Glasgow & West Scotland

Alesha MacPhail murder trial: Six-year-old's injuries 'catastrophic'

Alesha MacPhail Image copyright Facebook
Image caption Alesha's body was found in the grounds of a former hotel on 2 July last year

A pathologist has told the Alesha MacPhail murder trial that the six-year-old died after suffering "catastrophic" injuries.

Dr John Williams said the cause of death was significant pressure being applied to her face and neck.

He also told the court Alesha had 117 injuries, although some could have been caused by vegetation.

A 16-year old boy denies abducting, raping and murdering the schoolgirl on the Isle of Bute.

The accused cannot be named because he is under the age of 18.

It is alleged that Alesha was taken from the home her grandparents shared with her father.

Warning: The following contains details of Alesha's injuries

Dr Williams was one of the pathologists who carried out the post-mortem examination on her body after she was found in woodland at a disused hotel on 2 July last year.

He told the High Court in Glasgow the injuries to Alesha's neck and face were consistent with being gripped, and those to her nose and mouth were consistent with smothering.

He added it was also possible her windpipe was pushed shut.

Dr Williams also said Alesha had "catastrophic" genital injuries, more severe than he had ever seen before.

And he said Alesha's feet appeared to be uninjured which he agreed would be consistent with her being carried to the area.

Jurors later heard how the accused's mother called police after learning her son had left the family home in the early hours of 2 July.

She had watched CCTV footage from cameras installed at their home.

Image copyright AFP

The 54-year-old told the court her son had been at home drinking with friends and she had argued with him over damage caused to furniture. She thought he had then gone to bed.

The following day she helped search for Alesha and later checked her CCTV system which covered the front and back of her home.

She had installed the CCTV as a precaution when her mother, who suffered from dementia, had lived with her.

The court heard the boy had "gone out, come back, gone out and come back again" in the early hours of 2 July.

CCTV evidence

Jurors were shown footage in which she identified her son leaving their home at 01:54 on 2 July, wearing all black, and returning at 03:35 no longer wearing his black top.

At 03:44, a light is turned on in the bathroom and he is seen leaving a minute later wearing only shorts and carrying an item.

The mother said she told her son about the footage and asked him why he was out, to which he said: "I don't know, I might have been looking for my phone."

She asked him if he knew anything about the missing girl.

"He was lying sleeping," she said. "I asked 'have you seen this little girl - do you or your friends know anything?'

"He said 'no' then just rolled back over.

"We were trying to explain to him that whoever done this would have left DNA. He was not sure what DNA was.

"He was adamant he had nothing to do with it. There was no way they would find his DNA because he had been nowhere near this little girl."

His mother later phoned police to "eliminate" her son from inquiries, saying: "Obviously I really didn't think he had anything to do with it whatsoever."

She described her son as being "clever at maths", "well-liked" and said he had "lots of friends".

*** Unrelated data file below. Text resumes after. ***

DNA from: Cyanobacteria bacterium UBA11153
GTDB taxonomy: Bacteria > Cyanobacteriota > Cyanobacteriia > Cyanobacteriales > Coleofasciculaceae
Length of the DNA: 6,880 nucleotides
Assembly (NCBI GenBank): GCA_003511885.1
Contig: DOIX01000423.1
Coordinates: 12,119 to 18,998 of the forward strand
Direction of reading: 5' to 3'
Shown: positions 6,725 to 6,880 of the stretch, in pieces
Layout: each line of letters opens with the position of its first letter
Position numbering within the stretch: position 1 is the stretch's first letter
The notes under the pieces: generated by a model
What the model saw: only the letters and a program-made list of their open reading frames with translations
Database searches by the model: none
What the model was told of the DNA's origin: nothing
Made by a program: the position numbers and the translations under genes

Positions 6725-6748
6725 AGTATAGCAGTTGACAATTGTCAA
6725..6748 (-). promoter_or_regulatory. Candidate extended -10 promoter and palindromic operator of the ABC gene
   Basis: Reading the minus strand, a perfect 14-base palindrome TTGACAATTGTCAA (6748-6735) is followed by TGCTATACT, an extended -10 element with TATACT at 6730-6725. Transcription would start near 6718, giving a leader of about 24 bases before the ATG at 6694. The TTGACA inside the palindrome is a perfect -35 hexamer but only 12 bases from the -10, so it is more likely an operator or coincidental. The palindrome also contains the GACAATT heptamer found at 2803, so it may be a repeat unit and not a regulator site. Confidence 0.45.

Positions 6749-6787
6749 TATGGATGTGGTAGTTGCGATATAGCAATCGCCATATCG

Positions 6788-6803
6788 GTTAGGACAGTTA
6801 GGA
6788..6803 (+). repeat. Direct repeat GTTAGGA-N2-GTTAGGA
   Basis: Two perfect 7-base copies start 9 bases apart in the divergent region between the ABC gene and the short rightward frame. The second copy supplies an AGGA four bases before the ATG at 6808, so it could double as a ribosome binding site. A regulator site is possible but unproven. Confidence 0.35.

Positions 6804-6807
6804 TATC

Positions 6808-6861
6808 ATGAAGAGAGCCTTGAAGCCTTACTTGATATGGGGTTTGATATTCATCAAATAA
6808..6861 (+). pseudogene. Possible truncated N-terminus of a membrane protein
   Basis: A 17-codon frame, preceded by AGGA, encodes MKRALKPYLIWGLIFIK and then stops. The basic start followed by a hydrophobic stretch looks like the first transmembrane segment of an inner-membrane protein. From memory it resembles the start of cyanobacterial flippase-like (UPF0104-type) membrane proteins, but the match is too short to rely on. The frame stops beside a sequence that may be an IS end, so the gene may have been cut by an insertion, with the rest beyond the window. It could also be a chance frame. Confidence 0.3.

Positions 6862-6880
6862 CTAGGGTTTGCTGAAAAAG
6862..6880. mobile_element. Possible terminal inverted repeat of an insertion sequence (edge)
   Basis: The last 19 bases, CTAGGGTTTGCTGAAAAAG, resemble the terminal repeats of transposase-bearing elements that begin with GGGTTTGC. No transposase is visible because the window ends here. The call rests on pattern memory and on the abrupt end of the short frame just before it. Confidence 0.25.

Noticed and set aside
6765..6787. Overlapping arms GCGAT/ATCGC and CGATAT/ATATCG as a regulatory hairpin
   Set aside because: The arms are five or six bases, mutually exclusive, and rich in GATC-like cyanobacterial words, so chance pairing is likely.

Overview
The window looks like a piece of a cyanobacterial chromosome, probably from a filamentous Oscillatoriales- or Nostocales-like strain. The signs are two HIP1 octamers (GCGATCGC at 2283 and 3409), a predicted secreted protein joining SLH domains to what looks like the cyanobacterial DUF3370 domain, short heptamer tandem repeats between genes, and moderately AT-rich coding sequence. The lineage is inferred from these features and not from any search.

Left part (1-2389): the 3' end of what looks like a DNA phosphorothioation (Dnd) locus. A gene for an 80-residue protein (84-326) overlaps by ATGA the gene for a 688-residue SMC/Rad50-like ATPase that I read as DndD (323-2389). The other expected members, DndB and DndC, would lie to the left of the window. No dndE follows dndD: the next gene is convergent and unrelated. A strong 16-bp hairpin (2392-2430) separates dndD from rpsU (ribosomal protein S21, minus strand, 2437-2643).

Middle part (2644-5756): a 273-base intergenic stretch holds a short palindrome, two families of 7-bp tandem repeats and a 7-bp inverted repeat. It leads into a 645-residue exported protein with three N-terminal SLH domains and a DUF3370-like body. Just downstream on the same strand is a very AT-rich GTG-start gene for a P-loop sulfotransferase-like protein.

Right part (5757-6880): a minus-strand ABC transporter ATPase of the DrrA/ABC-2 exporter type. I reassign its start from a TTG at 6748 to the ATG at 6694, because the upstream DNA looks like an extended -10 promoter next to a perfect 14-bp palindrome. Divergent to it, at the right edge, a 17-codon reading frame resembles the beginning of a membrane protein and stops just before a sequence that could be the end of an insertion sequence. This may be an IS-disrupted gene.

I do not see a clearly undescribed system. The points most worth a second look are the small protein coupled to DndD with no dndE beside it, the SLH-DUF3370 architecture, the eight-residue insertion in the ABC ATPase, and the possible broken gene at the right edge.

'Similar' knife

The court heard the boy later claimed to his mother he had gone out in the early hours to "buy weed".

Further CCTV footage showed the boy out at about 04:00 shining a torch before running off from his home.

His mother was also shown a knife found on the shore of Bute during the murder inquiry.

She accepted it was "very similar" to knives found in a set at her home.

Meanwhile witness Alexander McLachlan contacted police after watching CCTV footage from outside his Bute home in the early hours of 2 July.

He told the court it showed "someone walking as if carrying something" on the shoreline.

Mr McLachlan said: "I presumed that it was someone carrying a child."

The accused has also been charged with attempting to hide evidence.

He has claimed it was Toni McLachlan, the partner of Alesha's father, who killed her.

During her evidence to the court on Wednesday, Ms McLachlan insisted she had nothing to do with Alesha's death, telling jurors: "I loved her to pieces."

The trial, before Lord Matthews, continues.

Why is the BBC not naming the accused?

It is illegal in Scotland to publish the name, address, school or any other information which could identify anyone under the age of 18 who is the accused, victim or witness in a criminal case

This law applies to social media as well as to websites, newspapers and TV and radio programmes.

However, the name of victims who have died can be published - so the BBC and other outlets are able to identify Alesha MacPhail.

How can an accused blame someone else for the crime?

Ahead of their trial, the accused can lodge a special defence such as self-defence (they were defending themselves from attack), alibi (they were somewhere else when the crime was committed) and mental disorder (the accused is not responsible for their actions because they were suffering from a psychiatric condition).

In this case, the accused has lodged a special defence of incrimination, which means he has claimed that someone else (Toni McLachlan) was responsible.

However, the Crown must still prove the guilt of the accused beyond reasonable doubt. There is no onus on the accused to prove their special defence is true, and he or she can still be acquitted even if the jury does not believe their special defence.

More on this story